After years of inward focus, the church recognized they had to reach these people to survive. When we visited, they seemed willing to take a risk on an atypical pastor with an overdeveloped sense of humor and a love for messed up people.

So…

Here I sit at a new coffee shop, writing on my computer in a brand new city. We’ve moved our family and now have settled into a small 3 bedroom apartment. I’m getting a descent full-time salary, and even health care which we haven’t had for 5 years. I have a church campus so large I don’t know what to do with it all, especially after having nothing for so long.

Sure, it won’t be easy. There are lots of things that have to change. But I’ll be making a living to support my family, so I won’t be waking up in the middle of the night wondering how we’re going to survive. I just have to be a loving and patient pastor to the church, while reaching out to the diverse people in the neighborhoods around us.

I didn’t write anything until now because it was such an overwhelming experience, I needed time to process it. But everything God was doing finally hit me just the other day after being here almost a week…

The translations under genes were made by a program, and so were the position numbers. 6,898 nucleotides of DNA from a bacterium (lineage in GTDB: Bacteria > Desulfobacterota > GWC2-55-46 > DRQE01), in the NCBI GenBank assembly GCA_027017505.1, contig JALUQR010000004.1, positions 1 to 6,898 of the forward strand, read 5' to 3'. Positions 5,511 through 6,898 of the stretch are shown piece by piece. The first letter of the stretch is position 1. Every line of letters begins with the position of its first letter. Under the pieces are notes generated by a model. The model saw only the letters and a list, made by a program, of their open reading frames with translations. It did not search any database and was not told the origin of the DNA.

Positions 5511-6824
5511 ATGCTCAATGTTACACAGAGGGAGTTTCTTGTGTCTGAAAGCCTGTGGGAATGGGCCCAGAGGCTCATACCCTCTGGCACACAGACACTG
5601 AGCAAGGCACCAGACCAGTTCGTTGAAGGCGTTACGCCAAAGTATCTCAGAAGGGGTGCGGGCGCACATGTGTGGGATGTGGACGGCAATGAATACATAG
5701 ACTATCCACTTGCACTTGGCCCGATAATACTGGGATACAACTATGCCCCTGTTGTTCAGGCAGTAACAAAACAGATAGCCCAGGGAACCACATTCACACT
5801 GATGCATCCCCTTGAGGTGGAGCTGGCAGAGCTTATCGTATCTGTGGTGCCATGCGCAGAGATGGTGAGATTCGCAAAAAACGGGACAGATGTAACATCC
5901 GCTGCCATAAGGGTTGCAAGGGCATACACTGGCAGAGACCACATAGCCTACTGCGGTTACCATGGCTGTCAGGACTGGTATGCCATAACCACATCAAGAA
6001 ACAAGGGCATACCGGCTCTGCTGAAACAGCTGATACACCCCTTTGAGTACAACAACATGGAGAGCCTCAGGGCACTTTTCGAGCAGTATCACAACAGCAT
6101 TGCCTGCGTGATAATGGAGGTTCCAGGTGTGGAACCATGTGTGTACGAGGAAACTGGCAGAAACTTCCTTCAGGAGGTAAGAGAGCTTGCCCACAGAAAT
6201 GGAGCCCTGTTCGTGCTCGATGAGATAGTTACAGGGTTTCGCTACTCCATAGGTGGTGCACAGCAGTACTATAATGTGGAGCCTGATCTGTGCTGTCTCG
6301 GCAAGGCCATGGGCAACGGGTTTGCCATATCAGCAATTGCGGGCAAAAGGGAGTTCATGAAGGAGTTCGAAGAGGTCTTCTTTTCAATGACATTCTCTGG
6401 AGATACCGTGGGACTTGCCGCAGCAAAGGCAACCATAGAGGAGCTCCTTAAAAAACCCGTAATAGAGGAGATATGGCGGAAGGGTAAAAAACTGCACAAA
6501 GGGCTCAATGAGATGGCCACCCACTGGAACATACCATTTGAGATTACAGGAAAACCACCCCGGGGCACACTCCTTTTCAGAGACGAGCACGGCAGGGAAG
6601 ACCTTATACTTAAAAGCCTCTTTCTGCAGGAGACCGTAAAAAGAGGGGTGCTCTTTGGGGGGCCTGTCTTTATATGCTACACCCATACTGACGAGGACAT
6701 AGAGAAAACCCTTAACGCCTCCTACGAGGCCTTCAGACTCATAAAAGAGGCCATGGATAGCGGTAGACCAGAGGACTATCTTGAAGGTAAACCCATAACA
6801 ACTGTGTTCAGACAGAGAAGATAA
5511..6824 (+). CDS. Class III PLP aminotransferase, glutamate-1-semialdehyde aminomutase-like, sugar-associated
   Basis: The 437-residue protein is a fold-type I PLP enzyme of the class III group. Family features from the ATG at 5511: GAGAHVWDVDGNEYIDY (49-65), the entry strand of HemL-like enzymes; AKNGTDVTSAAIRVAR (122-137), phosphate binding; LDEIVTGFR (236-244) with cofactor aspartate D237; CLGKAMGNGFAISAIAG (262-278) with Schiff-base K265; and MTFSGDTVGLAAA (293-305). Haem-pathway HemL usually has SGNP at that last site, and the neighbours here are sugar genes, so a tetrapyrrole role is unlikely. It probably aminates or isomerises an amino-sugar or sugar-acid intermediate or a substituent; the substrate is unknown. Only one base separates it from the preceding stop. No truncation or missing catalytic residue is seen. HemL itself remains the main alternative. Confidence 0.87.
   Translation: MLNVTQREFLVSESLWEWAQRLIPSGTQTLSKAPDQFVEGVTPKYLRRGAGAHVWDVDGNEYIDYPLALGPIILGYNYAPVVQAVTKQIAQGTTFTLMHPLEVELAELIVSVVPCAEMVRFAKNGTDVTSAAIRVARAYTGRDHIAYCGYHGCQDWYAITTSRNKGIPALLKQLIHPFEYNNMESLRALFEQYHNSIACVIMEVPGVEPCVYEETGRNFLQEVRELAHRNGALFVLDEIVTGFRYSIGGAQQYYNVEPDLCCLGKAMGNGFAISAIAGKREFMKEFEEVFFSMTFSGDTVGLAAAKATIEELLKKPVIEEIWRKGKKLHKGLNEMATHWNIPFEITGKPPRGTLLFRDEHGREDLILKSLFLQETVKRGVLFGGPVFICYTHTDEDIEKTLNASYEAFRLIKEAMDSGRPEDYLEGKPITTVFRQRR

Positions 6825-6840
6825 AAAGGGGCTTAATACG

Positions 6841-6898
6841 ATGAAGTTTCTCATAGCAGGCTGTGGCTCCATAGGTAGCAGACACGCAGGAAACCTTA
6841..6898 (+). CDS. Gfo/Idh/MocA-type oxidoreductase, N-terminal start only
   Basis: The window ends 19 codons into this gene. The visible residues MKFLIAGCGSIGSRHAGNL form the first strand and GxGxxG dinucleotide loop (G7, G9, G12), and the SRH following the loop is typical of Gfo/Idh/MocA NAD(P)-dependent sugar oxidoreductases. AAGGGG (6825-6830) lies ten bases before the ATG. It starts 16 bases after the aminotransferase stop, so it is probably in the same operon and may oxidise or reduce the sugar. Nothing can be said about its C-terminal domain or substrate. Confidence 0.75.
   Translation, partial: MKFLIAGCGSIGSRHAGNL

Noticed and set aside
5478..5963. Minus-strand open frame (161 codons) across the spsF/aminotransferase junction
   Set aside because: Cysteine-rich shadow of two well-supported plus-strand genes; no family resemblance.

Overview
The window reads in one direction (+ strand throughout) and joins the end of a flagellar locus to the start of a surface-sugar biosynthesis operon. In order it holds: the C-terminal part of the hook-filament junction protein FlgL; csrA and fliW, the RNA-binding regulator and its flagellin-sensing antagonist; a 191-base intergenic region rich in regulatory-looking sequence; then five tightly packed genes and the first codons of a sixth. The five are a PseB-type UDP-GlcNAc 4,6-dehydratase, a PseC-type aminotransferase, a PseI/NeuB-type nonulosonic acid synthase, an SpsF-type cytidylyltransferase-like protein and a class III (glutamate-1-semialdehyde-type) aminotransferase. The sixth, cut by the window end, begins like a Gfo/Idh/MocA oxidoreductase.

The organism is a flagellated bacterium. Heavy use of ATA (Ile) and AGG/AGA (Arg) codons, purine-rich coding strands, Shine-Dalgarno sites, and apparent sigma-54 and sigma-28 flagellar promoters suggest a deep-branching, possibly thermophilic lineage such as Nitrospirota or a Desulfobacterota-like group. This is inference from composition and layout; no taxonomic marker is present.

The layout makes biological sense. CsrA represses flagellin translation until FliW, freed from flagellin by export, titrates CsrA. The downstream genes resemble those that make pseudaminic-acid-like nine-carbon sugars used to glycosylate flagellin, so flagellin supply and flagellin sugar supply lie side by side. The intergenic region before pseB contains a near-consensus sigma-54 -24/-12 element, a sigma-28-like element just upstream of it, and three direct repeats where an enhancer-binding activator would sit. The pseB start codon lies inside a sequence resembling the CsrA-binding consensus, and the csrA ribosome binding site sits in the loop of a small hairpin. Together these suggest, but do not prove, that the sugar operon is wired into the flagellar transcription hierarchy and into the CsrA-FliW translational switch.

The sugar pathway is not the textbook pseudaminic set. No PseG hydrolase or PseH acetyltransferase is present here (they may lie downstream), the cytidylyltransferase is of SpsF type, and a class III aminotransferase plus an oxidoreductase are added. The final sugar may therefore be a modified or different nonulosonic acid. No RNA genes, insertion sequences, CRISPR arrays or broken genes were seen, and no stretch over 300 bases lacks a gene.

We were walking around a big park across the street from our apartments. I’d actually been a little disappointed we had to move into an apartment from a 4 bedroom house in our old city. But it was all we could find and we needed to move and get started.

I’d heard about a great theatre group that met outdoors in our new city somewhere. It had a national reputation, and was something I would love to get involved in. In my last city, I’d evangelized by getting involved in local theatre and building relationships with people there. It was one of the things that made me attractive to my new church.

As we were walking through our new massive park across from our apartment, I started seeing signs. Not signs from God…at least, not specifically…but public signs with the name of that theatre on them. We rounded a corner and there it was. The outdoor theatre I’d heard so much about was about a 15 minute walk from my new home.

It was at this moment the totality of all God had set up for me came rushing into view.

He led me to start a church, focused on reaching out to the unchurched.

We’d struggled, won some to faith, but couldn’t make it financially.

But the successes we’d had got the attention of another church, struggling to reach the very people I was reaching.

God moved us to a new city…with everything I loved situated literally right across the street from us.